Winner of a Filmfare Award, the 28-year-old actress is igniting Bollywood by breaking the female archtype and portraying characters with depth and a diverse range of emotions
One of the qualities which strike me about Anushka Sharma is her ability to be inquisitive about the most difficult of life’s questions as an actress in Bollywood: gender pay gaps, not enough space to be choosy over roles, and how seasoned actresses aren’t in demand after a point in time. While the first two can still be compartmentalised as feminist and “lack of creativity” issues, the latter is really a sordid state of affairs in the industry because the thought train for seasoned actresses runs in an entirely opposite direction in Hollywood. It’s something I have struggled to understand about Bollywood too because I cannot imagine why seasoned actresses cannot be looked upon as Indian beauties, still very comfortable with drama at the same level as glamour.
Anushka made her debut with a bang in 2008: in the Aditya Chopra film Rab Ne Bana Di Jodi she was cast opposite Shahrukh Khan, and it was a part of a three film contract with Yash Raj Films which concluded in 2010. Given her appetite for varied roles, it was tough to spot a lot of it during the earliest phases of her career except for a minor role later with the same banner, which I must say ended up less memorable than I had expected it to be – Sharma’s role in Jab Tak Hain Jaan (2012) was a serious clash with the deeply romantic story of the Yash Chopra film since it was all motorbikes and documentaries but still such a good sign of bravery in essaying a pretty one-of-a-kind role in a traditional Bollywood love story.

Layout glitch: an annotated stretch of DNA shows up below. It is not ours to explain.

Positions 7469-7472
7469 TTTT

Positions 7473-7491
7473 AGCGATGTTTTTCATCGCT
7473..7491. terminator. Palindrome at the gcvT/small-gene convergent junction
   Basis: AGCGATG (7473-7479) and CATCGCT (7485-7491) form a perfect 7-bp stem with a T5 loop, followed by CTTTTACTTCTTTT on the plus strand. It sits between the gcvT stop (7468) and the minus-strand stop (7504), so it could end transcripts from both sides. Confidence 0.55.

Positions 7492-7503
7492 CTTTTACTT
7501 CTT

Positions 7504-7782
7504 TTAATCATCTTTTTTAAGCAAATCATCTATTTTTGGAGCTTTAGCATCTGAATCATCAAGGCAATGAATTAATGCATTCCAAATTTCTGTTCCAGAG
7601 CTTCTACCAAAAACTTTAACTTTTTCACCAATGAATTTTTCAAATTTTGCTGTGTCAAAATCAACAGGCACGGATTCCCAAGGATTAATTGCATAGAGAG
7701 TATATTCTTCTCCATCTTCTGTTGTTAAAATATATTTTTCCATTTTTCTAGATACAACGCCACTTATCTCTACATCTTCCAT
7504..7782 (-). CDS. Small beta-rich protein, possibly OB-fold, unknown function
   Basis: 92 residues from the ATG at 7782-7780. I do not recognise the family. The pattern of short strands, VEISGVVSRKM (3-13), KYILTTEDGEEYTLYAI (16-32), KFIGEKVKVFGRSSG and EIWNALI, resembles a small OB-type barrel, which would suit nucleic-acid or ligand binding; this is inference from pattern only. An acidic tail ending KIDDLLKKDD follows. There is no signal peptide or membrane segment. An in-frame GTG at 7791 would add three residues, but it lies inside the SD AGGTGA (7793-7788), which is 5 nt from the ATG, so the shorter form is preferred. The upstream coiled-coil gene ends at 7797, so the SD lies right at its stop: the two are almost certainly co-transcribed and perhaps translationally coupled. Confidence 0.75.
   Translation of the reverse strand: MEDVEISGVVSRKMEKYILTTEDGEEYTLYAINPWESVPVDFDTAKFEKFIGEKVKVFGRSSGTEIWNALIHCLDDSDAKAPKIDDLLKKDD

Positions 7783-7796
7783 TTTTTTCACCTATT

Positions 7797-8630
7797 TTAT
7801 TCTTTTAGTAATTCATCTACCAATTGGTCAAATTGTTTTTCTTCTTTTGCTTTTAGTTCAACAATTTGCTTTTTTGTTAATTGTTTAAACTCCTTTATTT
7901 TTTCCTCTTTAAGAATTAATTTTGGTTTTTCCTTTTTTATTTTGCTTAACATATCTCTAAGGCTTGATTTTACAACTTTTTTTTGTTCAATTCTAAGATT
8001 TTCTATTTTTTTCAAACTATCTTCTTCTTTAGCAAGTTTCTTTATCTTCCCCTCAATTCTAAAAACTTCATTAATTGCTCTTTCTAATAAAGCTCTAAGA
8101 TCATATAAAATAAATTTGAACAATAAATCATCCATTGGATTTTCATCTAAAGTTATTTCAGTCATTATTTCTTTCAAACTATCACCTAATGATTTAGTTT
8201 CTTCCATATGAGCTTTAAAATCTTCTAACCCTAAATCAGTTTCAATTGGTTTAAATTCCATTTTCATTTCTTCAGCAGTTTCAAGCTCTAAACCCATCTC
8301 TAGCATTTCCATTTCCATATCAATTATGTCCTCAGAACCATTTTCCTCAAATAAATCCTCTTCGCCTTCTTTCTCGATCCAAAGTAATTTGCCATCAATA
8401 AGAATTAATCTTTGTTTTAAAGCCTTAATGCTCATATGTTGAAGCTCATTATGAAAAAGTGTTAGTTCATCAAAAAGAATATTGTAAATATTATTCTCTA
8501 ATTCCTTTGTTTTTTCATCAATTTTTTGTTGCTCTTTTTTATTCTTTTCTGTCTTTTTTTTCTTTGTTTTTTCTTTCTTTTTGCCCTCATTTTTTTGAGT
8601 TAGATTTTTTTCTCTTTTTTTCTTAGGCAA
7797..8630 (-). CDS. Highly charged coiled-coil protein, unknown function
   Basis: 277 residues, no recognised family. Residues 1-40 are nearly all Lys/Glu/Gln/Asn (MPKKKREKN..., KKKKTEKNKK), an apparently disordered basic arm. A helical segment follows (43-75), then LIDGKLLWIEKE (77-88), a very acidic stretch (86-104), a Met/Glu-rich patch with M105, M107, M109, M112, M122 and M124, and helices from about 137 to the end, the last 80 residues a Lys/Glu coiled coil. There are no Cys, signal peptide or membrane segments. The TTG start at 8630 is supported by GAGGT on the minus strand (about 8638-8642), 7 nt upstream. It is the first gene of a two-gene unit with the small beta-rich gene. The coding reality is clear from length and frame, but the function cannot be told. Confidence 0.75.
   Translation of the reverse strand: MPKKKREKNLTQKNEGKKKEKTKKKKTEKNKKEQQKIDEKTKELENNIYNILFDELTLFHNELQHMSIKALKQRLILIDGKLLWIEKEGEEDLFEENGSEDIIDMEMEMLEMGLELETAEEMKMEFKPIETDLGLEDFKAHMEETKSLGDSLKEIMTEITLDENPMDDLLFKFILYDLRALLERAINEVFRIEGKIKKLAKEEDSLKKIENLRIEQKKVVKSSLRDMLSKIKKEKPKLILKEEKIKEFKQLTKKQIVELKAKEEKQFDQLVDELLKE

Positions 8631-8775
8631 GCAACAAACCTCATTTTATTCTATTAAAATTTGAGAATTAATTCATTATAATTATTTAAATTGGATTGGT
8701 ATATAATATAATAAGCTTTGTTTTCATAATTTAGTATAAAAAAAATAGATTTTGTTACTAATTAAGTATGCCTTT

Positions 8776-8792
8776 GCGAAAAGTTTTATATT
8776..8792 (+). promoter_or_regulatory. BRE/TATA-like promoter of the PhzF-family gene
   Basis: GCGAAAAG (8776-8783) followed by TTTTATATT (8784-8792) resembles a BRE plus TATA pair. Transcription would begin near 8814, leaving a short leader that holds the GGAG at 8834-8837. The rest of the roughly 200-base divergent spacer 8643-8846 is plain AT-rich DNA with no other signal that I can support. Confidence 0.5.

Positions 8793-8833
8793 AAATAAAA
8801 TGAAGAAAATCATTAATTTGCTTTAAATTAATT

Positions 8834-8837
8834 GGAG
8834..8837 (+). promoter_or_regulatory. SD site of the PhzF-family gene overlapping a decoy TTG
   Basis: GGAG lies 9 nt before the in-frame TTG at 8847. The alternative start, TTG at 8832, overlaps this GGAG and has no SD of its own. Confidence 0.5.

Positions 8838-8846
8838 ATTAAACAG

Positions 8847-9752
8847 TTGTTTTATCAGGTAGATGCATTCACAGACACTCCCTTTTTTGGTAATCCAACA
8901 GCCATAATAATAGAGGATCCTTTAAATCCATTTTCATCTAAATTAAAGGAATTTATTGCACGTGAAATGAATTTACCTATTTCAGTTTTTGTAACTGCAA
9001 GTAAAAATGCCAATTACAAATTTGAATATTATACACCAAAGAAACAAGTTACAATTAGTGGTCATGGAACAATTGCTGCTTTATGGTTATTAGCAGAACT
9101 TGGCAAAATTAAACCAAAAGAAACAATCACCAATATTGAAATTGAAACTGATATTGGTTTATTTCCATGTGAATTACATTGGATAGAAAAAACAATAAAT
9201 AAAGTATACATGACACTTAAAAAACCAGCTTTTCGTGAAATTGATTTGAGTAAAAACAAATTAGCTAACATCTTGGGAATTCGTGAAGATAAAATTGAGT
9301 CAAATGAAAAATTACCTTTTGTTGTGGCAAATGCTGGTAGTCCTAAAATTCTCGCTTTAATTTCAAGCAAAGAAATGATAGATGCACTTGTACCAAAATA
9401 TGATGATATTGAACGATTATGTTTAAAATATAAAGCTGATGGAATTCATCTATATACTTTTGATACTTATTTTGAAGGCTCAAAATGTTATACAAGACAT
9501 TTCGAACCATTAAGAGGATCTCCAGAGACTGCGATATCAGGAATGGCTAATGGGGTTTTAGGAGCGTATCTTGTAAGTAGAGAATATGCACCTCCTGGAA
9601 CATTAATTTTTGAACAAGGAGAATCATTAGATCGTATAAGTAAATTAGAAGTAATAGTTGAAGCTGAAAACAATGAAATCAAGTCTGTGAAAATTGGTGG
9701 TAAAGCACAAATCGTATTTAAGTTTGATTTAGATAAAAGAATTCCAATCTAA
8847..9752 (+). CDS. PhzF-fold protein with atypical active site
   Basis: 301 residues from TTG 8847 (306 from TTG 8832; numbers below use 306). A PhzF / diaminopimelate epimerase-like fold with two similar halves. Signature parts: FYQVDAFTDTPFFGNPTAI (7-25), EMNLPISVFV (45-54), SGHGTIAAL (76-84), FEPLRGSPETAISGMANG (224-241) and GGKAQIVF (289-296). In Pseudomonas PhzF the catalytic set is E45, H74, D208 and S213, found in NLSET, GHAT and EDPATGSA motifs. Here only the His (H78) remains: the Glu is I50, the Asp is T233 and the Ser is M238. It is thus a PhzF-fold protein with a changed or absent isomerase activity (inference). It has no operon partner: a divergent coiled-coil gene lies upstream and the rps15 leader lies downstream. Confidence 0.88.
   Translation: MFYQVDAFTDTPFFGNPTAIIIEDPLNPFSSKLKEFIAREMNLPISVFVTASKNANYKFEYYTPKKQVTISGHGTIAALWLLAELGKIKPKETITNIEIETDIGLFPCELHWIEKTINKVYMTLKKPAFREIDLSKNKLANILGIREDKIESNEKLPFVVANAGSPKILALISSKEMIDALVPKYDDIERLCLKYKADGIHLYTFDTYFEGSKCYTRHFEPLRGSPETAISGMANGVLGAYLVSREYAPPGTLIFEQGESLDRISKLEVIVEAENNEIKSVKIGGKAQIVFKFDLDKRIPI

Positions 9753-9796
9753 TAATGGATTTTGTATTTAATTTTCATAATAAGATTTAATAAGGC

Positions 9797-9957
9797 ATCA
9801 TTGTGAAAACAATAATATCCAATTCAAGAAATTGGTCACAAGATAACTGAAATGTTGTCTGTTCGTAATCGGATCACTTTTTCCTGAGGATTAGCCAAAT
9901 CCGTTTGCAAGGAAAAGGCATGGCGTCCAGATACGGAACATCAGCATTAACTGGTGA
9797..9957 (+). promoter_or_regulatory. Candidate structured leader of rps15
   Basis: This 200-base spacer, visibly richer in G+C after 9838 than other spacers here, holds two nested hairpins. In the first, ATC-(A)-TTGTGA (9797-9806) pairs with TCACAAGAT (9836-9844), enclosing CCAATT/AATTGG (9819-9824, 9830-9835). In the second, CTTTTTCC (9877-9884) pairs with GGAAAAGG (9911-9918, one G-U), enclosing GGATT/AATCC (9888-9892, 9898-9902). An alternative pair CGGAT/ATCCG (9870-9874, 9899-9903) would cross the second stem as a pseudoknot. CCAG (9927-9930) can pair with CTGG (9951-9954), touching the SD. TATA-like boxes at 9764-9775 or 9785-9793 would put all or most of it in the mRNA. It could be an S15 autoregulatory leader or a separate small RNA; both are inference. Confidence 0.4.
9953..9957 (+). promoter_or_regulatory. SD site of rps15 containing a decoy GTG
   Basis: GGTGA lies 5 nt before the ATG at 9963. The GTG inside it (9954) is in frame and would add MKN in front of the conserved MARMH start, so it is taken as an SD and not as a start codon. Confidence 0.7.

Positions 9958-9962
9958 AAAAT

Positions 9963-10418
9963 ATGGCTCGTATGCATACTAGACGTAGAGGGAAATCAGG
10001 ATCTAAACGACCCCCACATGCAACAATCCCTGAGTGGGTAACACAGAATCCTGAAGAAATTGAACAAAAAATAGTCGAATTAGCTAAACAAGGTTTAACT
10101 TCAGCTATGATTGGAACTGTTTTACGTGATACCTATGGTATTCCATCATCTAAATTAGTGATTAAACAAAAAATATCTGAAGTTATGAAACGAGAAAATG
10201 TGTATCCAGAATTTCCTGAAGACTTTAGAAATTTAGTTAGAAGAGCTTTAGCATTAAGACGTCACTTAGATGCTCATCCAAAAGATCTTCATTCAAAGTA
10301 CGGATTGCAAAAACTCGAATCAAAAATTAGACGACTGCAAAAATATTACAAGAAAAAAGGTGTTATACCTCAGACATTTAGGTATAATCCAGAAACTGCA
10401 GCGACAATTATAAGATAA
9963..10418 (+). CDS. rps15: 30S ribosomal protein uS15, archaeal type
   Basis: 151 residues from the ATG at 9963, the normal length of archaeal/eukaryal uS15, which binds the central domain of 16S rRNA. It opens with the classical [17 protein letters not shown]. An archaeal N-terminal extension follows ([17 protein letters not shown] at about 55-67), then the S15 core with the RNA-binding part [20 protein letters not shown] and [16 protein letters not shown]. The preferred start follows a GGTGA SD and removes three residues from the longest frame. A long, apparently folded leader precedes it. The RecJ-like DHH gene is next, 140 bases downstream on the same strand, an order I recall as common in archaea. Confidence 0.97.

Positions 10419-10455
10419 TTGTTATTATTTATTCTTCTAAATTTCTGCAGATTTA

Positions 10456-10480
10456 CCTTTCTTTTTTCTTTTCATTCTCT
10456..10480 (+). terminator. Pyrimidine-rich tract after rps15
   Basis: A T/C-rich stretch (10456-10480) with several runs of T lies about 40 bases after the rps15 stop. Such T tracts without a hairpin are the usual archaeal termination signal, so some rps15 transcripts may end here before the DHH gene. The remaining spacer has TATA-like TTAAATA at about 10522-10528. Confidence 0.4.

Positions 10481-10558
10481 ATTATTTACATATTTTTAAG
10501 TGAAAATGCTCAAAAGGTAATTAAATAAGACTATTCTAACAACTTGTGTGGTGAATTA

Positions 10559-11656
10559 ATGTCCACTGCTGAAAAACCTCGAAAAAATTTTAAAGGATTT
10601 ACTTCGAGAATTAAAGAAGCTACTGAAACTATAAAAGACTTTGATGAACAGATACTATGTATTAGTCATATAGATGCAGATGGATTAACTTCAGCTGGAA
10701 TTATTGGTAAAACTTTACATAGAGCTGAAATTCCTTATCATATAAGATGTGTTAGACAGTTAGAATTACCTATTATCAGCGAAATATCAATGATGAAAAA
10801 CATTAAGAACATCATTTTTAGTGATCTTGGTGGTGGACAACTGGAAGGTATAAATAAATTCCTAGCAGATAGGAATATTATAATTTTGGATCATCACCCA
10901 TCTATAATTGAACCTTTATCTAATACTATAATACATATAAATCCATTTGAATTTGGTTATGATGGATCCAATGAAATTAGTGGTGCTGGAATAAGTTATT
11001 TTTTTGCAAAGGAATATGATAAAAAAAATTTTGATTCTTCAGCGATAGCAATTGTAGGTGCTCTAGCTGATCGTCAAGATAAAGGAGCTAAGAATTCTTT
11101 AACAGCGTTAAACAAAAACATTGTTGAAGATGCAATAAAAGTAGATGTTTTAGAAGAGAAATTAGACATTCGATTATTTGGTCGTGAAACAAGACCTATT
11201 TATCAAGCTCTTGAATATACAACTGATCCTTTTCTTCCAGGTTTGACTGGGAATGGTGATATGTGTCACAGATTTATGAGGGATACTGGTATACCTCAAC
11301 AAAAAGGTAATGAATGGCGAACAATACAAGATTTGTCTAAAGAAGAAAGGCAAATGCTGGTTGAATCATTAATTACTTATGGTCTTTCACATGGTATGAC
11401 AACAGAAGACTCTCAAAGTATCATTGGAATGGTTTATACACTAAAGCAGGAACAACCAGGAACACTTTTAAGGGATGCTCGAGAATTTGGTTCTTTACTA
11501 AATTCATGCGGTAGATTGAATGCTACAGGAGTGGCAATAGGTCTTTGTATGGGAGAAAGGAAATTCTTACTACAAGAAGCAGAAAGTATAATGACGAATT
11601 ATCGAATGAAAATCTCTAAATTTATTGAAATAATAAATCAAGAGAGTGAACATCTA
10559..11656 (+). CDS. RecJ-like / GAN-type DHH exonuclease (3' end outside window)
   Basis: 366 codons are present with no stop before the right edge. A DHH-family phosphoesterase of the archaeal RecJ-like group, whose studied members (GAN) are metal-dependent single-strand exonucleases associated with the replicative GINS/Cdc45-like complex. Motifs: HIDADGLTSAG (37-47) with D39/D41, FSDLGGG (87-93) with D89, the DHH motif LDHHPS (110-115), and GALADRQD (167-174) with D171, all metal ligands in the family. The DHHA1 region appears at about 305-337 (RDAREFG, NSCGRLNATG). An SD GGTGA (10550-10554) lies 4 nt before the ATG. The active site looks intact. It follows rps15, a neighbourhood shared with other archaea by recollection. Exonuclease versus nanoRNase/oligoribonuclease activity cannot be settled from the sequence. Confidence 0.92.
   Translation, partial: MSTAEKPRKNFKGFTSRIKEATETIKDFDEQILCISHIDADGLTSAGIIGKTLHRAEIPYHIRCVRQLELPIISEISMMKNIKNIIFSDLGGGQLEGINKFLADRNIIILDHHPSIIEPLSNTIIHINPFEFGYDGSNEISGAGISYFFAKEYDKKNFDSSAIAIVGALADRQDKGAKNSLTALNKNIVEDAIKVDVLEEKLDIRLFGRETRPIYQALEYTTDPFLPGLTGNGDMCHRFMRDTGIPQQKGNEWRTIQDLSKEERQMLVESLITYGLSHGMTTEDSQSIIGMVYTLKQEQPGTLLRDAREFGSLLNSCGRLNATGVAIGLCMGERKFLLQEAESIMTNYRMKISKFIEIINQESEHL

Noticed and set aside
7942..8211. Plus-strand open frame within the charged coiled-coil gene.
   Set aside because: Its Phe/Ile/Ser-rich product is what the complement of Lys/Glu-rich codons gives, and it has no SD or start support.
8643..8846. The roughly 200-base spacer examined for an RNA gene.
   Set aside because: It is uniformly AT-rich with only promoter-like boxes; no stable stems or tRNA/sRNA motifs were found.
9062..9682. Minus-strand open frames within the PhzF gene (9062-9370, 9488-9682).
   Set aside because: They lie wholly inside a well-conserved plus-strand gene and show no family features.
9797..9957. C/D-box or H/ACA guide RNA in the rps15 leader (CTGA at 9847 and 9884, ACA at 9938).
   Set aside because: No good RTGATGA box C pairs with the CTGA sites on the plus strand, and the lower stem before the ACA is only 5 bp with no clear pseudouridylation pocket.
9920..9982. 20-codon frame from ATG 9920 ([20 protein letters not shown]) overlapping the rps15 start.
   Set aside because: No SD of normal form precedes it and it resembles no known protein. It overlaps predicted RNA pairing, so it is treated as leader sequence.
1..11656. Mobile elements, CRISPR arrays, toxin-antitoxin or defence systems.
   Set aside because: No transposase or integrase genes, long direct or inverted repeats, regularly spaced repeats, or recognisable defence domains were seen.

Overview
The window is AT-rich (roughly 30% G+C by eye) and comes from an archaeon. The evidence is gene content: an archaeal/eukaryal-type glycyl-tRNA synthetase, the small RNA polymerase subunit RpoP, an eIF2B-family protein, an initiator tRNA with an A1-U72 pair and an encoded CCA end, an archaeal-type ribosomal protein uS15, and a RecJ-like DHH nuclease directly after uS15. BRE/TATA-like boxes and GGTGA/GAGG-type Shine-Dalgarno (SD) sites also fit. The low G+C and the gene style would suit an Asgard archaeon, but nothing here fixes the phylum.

However, it did prop up later on in her work: Anushka refused Disney-UTV’s Tamasha (opposite Ranbir Kapoor) because the script was heavily crafted around the male protagonist and chose to portray a sixties’ jazz singer (with her gorgeously elaborate costumes) in the Fox Star Studios Bombay Velvet, released in mid-May last year, which proved to be a commercial muck up. Some of her biggest releases till date always reveal a different kind of heroine: in the Fox Star Studios Ae Dil Hai Mushkil, Anushka is already emotionally entangled with the wrong man before coming across the right one but even that (despite the strongest desires that it does) doesn’t really go smoothly by any means, and for the Disney-UTV PK (where she starred opposite Aamir Khan), the young actress played a really good friend of a lost human-like alien.
Anushka, it was surprising to learn, is from an army background. Her life revolved around subjects like an army cantonment, the Kargil war and special services provided to army families, which had managed to open up lots of inexpensive recreation facilities, which otherwise wouldn’t have been so, for her. It was interesting how growing up in that environment had influenced Anushka because it’s such a distant (and not-to-mention different) culture really; she spent a good portion of her childhood in Bangalore, and actually harboured alternative professional inklings: Anushka wanted to be a model and even walked the ramp for Wendell Rodricks in 2007, before pursuing an acting career, with which she is always attaching a greater priority tag to her values, than simply a superb/formulaic, stereotypical female role in a romantic Bollywood film.